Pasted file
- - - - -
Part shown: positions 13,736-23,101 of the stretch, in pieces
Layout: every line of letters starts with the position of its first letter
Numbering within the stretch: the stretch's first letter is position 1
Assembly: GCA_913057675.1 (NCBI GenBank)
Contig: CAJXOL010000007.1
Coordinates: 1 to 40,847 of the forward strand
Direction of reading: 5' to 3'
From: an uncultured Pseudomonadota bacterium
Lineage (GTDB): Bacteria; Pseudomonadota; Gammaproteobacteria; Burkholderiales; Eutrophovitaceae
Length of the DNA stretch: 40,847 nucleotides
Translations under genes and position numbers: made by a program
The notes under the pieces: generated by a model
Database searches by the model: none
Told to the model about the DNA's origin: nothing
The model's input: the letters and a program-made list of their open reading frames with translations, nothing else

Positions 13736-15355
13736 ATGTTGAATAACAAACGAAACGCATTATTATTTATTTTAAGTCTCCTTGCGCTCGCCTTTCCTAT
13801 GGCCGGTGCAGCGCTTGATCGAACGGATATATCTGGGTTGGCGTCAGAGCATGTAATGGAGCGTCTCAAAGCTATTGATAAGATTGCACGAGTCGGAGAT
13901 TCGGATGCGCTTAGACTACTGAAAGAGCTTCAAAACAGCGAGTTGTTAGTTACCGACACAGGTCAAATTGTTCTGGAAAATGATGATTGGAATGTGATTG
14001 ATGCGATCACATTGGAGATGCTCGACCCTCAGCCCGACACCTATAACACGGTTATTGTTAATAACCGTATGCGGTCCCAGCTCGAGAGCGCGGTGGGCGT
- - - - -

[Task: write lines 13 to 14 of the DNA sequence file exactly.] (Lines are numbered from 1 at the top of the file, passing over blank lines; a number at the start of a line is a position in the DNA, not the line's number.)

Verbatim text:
Database searches by the model: none
Told to the model about the DNA's origin: nothing